Cost-effectiveness — Although DAA regimens are generally costly, they are considered cost-effective because they can help prevent complicated HCV liver disease throughout the lifespan. As an example, one analysis estimated that treating 10, 000 individuals during childhood would prevent 330 cases of cirrhosis, 18 cases of hepatocellular carcinoma, and 48 liver-related deaths during adulthood .
Precautions and monitoring — Before initiating DAA treatment, HBV coinfection should be excluded by measuring hepatitis B core antibody (HBcAb). This is because reactivation of HBV has been reported in adults with HCV/HBV coinfection who were undergoing DAA treatment. (See "Overview of the management of chronic hepatitis C virus infection", section on 'Monitoring for toxicity' and 'Malignancy' above.)
Ribavirin is teratogenic and is contraindicated during pregnancy and in male sexual partners of pregnant women. Therefore, for females of childbearing age, pregnancy testing and assessment of contraception use should be performed before, during, and for nine months after ribavirin treatment . Both males and females who are sexually active should use two forms of effective contraception during ribavirin treatment. Effective contraception should be continued after completing treatment for nine months for female patients, or six months for male patients. Ribavirin will not be needed in pediatric HCV treatment once pangenotypic regimens are approved for children as young as three years of age. (See "Treatment regimens for chronic hepatitis C virus genotypes 2 and 3 infection in adults", section on 'Selection of treatment regimen'.)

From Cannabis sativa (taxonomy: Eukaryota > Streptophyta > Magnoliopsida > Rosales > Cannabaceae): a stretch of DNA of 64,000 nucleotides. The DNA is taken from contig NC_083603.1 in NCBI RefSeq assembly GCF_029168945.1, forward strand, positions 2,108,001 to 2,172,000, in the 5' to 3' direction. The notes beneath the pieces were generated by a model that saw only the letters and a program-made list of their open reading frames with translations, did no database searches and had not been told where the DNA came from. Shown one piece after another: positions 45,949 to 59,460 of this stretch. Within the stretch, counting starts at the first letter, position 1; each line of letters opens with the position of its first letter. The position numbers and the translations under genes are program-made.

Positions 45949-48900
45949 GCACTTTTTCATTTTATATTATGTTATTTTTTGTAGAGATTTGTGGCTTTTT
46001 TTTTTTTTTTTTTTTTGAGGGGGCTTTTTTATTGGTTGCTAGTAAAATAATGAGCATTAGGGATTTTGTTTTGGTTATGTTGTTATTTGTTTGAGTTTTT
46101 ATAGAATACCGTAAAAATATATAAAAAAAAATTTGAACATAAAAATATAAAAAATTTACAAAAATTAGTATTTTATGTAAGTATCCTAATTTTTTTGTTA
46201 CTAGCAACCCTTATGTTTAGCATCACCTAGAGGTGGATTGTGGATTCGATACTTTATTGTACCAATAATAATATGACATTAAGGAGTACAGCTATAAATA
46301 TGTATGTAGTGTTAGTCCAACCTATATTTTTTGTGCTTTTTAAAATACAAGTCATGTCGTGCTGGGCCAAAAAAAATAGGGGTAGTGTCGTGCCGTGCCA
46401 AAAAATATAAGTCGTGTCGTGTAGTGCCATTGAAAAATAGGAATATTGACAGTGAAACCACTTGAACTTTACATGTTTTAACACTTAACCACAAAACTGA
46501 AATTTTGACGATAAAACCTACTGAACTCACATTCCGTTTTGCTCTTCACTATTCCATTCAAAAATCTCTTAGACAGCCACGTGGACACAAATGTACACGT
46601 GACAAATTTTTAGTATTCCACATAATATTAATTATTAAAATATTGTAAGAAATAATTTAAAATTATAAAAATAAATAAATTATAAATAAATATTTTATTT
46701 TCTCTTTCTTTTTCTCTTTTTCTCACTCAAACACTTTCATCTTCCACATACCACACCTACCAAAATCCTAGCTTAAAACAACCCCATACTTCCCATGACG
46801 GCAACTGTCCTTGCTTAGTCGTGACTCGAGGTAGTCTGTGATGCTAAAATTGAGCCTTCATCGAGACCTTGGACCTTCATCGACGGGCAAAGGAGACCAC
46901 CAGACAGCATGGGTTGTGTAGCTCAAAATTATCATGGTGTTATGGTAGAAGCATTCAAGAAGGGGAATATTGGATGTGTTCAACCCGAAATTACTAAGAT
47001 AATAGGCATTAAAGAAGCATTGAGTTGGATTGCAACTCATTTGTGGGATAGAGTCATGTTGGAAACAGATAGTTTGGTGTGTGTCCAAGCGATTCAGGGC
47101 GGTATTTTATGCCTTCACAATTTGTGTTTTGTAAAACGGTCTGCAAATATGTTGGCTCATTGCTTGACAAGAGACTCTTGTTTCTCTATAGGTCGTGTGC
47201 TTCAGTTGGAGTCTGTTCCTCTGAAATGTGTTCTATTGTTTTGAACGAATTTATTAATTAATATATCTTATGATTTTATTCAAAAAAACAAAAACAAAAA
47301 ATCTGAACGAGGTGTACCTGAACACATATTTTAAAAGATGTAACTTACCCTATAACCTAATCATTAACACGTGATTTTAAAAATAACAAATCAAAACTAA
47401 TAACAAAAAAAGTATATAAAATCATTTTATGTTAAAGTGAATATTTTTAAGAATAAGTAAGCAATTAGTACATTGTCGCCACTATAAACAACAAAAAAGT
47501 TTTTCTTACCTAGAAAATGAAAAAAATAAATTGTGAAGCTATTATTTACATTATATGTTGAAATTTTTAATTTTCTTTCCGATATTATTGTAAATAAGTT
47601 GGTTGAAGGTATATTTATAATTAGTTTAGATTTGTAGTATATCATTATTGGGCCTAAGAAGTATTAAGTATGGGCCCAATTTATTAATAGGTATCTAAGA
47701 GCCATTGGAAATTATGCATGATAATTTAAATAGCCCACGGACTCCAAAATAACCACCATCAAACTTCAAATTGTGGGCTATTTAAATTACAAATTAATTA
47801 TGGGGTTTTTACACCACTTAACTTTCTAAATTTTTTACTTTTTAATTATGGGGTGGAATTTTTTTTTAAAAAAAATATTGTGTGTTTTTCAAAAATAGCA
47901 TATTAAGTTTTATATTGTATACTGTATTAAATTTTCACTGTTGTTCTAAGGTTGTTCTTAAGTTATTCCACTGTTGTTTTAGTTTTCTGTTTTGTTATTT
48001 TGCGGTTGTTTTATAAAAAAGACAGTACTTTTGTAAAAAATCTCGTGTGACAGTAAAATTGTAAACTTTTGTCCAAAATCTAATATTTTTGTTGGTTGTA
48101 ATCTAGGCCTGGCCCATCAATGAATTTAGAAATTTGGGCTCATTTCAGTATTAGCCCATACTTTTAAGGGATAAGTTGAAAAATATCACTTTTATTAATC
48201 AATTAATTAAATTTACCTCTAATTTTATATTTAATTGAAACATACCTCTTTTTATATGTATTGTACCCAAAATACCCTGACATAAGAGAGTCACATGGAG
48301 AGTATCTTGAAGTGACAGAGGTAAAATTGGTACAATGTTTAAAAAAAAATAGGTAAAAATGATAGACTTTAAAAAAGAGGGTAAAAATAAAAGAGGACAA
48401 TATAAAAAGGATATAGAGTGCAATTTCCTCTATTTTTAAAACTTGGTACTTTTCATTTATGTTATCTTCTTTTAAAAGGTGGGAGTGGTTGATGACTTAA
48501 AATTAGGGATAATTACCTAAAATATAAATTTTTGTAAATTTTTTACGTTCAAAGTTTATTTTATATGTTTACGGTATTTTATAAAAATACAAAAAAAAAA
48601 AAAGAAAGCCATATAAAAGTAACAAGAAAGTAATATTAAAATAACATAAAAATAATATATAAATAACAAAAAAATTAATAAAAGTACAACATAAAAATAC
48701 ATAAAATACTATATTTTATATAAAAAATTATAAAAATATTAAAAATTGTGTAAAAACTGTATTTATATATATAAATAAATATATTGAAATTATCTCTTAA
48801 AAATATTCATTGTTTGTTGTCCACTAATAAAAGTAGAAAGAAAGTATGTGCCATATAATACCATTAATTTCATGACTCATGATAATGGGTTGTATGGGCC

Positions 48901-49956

Monitoring for viremia and drug toxicity during antiviral therapy is discussed separately. (See "Overview of the management of chronic hepatitis C virus infection", section on 'Monitoring during antiviral therapy'.)
Follow-up after antiviral therapy — Virologic response to treatment should be assessed by checking the viral load at 12 weeks after completing therapy. Patients with bridging fibrosis or cirrhosis require ongoing monitoring for complications. (See "Overview of the management of chronic hepatitis C virus infection", section on 'Follow-up after antiviral therapy'.)
Prevention of transmission — Patients with active HCV and their families should be counseled about the specific routes of HCV transmission (perinatal transmission and via infected blood) and given advice to reduce the risk of transmission to other individuals (table 1). Key information includes:
●HCV is not spread within households, school, or daycare settings, and children with HCV should not be excluded [13,63,64]. Because HCV is transmitted by blood, it may be prudent to avoid sharing razors, toothbrushes, nail clippers, and other implements that may be contaminated with blood of an infected individual. Although HCV can be detected in low levels in saliva , the risk of transmission through saliva (eg, via kissing) appears to be minimal. The risk of transmission through a human bite also is probably minimal; it has been the subject of only a few anecdotal case reports . It is not necessary to avoid sharing eating utensils, drinking glasses, or towels.
●For older children and adolescents with HCV, counseling focuses mostly on avoiding high-risk behaviors. Self-tattooing and self-piercing with shared needles are common practices and should be discouraged. Similarly, the risk of transmission is increased with the use of intravenous drugs and/or intranasal cocaine because of sharing of potentially contaminated equipment. They should understand that the risk of sexual transmission of HCV is low, but that barrier methods further reduce the risk and are recommended for patients with multiple partners, sexually transmitted disease, or HIV coinfection [13,67]. Sex with multiple partners is a risk factor for HCV infection but may not be directly responsible for transmission. (See "Epidemiology and transmission of hepatitis C virus infection", section on 'Sexual transmission'.)